Lock and Load……..


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Wow. It was quite a day for national news.

I mean.  Wow.

Yet another young man decided to grab a few guns and kill some random strangers.   So scary!   Four young and innocent Marines went to work this morning and will never come home again.  Another angry young man is dead, having chosen to shoot his way out of this life.

Clearly, say all the pundits on CNN, it is time to place armed guards around military bases and military recruitment offices.

And the angry young man who decided to shoot up a Colorado movie theater a few years ago was found guilty on all charges today.  More deaths, more wasted lives, more horror.

Obviously, it is time to increase armed guards at movie theaters.

As a teacher, I am still grieving over the horrors that unfolded in Newtown on that terrible morning when another angry, sick young man decided to make his exit by taking a whole classroom of babies with him.

We should have armed guards at the front door of every school.  Clearly.

We should have armed men standing in front of churches, too, and attending every Bible study group.Because it is impossible to tell exactly when yet another disillusioned, racist, hopeless, twisted, unloved and unloving young person might decide to shoot the place up in an act of defiance.

Our ministers should be armed. Our priests should carry loaded guns under their robes. Our kindergarten teachers and our English teachers and our college professors should all be armed every single day.  You know. Just in case.

And young baristas at Starbucks in small New England towns should probably carry guns, too.  And the kids who gather to play music in cozy art galleries in those small towns might want to be packing heat as they strum their acoustic guitars.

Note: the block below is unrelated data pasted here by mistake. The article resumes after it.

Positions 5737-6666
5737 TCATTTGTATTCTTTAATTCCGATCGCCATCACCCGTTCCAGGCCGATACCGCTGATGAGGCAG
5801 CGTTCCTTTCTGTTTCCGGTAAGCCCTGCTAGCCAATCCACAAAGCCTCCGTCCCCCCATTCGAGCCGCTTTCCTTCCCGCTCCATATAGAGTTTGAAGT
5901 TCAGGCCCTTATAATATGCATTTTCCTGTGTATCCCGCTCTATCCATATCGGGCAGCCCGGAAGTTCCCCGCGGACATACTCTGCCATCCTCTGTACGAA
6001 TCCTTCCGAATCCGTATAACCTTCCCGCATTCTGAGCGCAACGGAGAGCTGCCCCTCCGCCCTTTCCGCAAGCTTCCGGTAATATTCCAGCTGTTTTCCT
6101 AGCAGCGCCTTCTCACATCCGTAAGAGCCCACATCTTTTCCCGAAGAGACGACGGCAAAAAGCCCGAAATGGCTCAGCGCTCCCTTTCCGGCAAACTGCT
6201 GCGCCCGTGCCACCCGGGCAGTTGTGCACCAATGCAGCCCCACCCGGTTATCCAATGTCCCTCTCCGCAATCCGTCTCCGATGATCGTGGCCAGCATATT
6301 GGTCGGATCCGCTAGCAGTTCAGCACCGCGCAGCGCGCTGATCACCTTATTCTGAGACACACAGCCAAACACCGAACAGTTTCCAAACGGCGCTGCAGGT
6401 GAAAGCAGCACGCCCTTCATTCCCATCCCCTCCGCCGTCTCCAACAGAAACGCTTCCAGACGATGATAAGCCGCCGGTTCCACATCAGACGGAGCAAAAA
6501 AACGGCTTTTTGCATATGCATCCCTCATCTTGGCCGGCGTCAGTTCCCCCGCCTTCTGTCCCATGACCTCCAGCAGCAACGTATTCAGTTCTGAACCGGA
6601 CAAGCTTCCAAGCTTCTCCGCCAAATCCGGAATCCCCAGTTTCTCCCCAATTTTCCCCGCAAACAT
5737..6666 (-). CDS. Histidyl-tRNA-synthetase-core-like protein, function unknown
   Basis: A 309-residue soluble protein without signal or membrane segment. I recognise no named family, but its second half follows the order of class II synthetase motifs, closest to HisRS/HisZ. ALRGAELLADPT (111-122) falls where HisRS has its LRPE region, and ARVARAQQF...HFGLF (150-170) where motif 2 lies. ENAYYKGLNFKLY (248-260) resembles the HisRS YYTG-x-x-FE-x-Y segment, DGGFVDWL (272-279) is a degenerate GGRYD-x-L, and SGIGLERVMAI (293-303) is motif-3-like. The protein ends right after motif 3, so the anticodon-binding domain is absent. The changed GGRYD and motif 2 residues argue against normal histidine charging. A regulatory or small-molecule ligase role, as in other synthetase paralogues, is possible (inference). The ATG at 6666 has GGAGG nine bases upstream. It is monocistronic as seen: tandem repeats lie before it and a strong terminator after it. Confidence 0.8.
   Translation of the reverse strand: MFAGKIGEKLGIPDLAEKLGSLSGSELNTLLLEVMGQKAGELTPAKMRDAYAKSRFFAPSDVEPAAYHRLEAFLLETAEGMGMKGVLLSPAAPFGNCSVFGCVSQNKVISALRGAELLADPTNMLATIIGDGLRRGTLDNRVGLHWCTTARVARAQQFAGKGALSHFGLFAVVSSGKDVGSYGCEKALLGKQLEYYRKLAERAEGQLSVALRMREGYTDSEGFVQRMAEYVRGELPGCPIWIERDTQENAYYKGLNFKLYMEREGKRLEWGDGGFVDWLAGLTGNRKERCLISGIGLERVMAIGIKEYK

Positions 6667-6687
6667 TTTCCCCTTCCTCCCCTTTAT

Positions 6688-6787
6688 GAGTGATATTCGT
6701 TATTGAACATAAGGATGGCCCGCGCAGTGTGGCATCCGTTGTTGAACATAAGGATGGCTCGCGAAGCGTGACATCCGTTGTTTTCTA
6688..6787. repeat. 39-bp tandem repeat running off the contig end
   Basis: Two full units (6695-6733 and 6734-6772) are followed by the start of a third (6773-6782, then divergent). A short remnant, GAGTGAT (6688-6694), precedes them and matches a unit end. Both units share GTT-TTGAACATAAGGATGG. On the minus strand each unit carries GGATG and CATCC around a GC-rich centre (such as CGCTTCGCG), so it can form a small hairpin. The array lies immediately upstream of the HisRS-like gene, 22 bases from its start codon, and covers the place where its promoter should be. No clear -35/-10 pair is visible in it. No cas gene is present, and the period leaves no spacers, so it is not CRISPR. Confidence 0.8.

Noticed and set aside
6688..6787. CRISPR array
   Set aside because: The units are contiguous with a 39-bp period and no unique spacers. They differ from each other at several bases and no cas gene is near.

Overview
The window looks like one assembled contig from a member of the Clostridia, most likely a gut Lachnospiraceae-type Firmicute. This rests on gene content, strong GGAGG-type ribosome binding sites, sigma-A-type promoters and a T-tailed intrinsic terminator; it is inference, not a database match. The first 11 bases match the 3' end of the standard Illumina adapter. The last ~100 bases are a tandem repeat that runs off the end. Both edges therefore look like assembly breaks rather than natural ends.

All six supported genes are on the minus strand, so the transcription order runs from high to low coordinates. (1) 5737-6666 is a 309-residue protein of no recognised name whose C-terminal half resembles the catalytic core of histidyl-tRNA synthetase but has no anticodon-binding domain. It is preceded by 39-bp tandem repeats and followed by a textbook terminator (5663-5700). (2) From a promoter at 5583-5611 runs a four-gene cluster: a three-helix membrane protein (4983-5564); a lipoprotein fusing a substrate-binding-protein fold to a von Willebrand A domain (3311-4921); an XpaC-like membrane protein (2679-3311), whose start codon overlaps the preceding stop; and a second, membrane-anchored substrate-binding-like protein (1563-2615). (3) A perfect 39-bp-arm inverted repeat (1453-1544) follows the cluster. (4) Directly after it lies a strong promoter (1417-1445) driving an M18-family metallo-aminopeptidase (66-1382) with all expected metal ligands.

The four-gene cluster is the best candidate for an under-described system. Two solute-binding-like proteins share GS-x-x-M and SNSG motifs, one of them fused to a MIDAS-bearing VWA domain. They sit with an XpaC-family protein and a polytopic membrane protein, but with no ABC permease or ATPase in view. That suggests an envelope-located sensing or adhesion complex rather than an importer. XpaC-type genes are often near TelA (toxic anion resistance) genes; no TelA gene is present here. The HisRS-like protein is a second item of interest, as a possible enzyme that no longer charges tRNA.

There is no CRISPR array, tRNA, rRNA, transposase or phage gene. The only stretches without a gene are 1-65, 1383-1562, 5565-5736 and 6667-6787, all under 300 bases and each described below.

Because you just never know when an angry young man in a tiny little Berkshire town like Adams, Mass. might decide to blow up a college cafeteria.  A young man like the one who is the same age as my boys.  Like the one who lives in the same bucolic place where they share a house.

You just never know when it will happen.

Clearly, it is time for us all to arm ourselves to the teeth, to load our guns and keep them close. And we should be ready to pull those guns out and start firing just as soon as the next sad and broken young man or woman starts to shoot the place up.

Or.

Maybe we should think about limiting the guns……………..

Boston Strong


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Boston Strong.

I love the idea of it.

I grew up in a Boston suburb.  I went to my first marathon in 1975, when I was a student at Boston College.  I stood on “Heartbreak Hill” and handed out oranges to the runners who passed me.

I think of myself as a Bostonian.  Growing up, before I studied to become a speech/language pathologist, my speech was filled with “popcohn” and “pahk” and “wicked pissah”.

I’ve cheered for the Red Sox since 1967.  I learned about the “Pats” when they were still located in the hub.

Patriots Day is my holiday: I have watched the parade in Lexington a dozen times. I’ve been to North Bridge in Concord for the reenactment.  I have walked the “Freedom Trail”, visited Paul Revere’s house, and participated in the town meeting at Olde South Meeting House.

I went to college at UMass Boston.

So you get it, right?  Boston is MY city.

When the bombs went off at the Marathon on April 15, 2013, I had just come home from a morning spent in Concord and Acton.  My husband and my friends and I had celebrated the beautiful cool spring morning by applauding the courage of those militiamen of long ago.  We had cheered and clapped as the mock militia met the mock Redcoats on North Bridge.  We’d marched with a group of kids and bands and Girl Scout Troops, walking from Concord to Acton.  We’d had breakfast at the famous Concord Inn, and had enjoyed the warmth and the fun and the mood of celebration.

What we hadn’t known then was that while we were enjoying the lovely morning, two homemade bombs had gone off at the Marathon. People had died.  People had been maimed and shocked and hurt in ways that would mark them forever.

When I heard the news, about an hour after we’d gotten home from our morning trip to Concord, and about two hours after the blasts, I was shocked and scared.  My friends were there! They were RIGHT. THERE.   Some had run the race, some had been there to cheer on family, some had been officials at the finish line.